Do we need to start HIV medicine, India.
Jun 1, 2007
My brother was infected with HIV in '01. I am currently in the U.S. His Cd count was 272 3 months ago and now its 208 after he was confined in a rehab center with proper food, care and medical treatment. As of now we do not know his Viral load and doctors in India apparently didn't do the viral load last time or now. They insist its time to start HIV medicine and there is no going back ? I know this is very little information, but if you could please tell me what all you need, i could provide you for your guidance. Being from a poor country with controversies and social stigma, its getting difficult to go to a doctor who doesn't staunch or start acting differently while treating my brother and/or millions of Indian patients. Please help. Thank you. P.S. Does starting HIV medicine means its getting worst and or serious than it was......(i know the answer to it, but don't have the guts to admit it. He's my little brother). Also the medicines are expensive and not updated in India so I am worried about side affects.
Response from Dr. Frascino
If your brother's CD4 count is consistently in the 200-300 range, published guidelines worldwide would suggest he begin HAART (highly active antiretroviral therapy). Should his counts fall below 200, he would be at increased risk for opportunistic infections, such as PCP (pneumocystis carinii pneumonia).
India has been a leader in producing generic versions of HIV medications to significantly reduce cost. Side effects with any medication are always a possibility; however, when the CD4 count approaches 200 the risk of drug side effects and toxicities is far less than the risk of uncontrolled progressive HIV disease. Starting medications does not mean he's getting worse! In fact by starting medications he may very well get significantly better. I certainly did when I started them over a decade ago! I'll reprint some information below about starting therapy. You can find much more by reviewing the wealth of information on this site and its related links.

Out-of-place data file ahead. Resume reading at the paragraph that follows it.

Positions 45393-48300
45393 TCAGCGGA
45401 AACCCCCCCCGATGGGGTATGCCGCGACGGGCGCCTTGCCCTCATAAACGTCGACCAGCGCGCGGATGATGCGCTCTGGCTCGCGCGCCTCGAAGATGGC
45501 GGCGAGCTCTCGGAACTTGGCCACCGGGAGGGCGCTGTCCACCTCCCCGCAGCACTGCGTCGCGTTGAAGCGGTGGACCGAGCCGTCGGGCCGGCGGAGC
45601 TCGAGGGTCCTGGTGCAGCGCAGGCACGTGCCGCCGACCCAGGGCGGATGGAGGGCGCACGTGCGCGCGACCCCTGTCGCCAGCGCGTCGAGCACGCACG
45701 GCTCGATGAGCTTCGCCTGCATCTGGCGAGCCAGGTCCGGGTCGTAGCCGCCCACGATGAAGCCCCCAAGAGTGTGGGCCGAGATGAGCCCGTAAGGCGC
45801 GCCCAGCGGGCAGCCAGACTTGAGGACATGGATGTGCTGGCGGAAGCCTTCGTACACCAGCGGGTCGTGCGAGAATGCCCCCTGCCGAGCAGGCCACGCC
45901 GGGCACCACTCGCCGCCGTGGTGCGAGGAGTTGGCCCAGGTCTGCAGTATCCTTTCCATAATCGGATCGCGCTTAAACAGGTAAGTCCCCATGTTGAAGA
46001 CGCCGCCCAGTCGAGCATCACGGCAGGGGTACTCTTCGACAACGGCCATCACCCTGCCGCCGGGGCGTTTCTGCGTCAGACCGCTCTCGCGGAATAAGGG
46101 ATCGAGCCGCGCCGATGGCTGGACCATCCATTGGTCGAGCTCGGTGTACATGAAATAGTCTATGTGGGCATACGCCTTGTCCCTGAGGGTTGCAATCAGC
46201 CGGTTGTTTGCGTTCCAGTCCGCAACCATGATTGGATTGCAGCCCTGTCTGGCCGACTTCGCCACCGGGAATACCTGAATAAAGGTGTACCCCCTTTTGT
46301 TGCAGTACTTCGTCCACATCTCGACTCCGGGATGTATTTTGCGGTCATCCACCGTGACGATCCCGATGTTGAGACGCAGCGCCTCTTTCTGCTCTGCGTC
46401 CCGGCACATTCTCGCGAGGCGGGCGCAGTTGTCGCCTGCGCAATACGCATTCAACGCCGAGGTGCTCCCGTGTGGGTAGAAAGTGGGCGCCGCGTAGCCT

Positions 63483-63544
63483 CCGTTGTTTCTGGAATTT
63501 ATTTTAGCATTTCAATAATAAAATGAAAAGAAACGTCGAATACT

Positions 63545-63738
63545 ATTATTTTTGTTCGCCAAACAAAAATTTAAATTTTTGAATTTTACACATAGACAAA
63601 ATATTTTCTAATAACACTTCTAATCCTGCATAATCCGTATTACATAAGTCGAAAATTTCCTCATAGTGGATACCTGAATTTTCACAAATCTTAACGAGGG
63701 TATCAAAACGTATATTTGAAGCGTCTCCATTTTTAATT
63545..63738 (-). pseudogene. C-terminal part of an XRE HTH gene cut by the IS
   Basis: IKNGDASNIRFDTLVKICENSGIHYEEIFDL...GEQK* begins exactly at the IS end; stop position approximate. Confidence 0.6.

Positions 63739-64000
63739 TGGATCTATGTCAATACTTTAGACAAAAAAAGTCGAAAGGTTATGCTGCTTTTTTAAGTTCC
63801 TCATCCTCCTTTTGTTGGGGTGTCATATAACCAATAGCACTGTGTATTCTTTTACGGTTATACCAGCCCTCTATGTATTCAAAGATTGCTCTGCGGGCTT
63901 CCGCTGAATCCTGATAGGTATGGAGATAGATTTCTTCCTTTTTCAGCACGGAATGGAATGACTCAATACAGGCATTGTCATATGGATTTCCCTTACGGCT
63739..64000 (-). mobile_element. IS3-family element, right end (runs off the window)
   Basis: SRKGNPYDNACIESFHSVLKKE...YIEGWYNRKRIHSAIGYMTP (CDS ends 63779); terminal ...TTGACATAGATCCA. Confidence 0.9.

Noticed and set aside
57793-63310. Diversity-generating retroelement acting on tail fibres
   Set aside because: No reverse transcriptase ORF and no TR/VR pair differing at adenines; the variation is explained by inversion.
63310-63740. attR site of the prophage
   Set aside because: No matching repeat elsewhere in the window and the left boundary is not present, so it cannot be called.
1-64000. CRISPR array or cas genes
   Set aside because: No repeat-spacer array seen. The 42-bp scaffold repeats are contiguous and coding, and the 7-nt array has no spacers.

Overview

Good luck to both you and your little brother!
When to Start Treatment? Part of HIV Medications: When to Start and What to Take
Doctors still disagree about when is the best time to begin HIV treatment, also called antiretroviral therapy. You and your doctor will need to determine this together, but there are some respected guidelines. Be aware that these guidelines are regularly updated and are not hard-and-fast rules. They are just suggestions based on the most recent research. For example, the U.S. government's Department of Health and Human Services HIV Treatment Guidelines (view PDF of guidelines) recommends that you begin HIV treatment if you have any serious symptoms, or before your T-cell count falls below 200. Some doctors prefer starting treatment if your T-cell count is above 200 but below 350, in hopes that starting treatment a little earlier will help your immune system stay healthier.
Once you start taking HIV medications, you'll probably have to take them for a very long time, so you and your doctor will want to make sure you are absolutely ready before you begin treatment. This way you can postpone possible medication side effects (which we talk about later in this booklet) and make the most of the powerful initial effect medications can have on the HIV in your body.
Current Guidelines Recommend
If your T-cell count is 350 or above, treatment is not recommended unless your viral load is 100,000 or higher, or you have serious symptoms.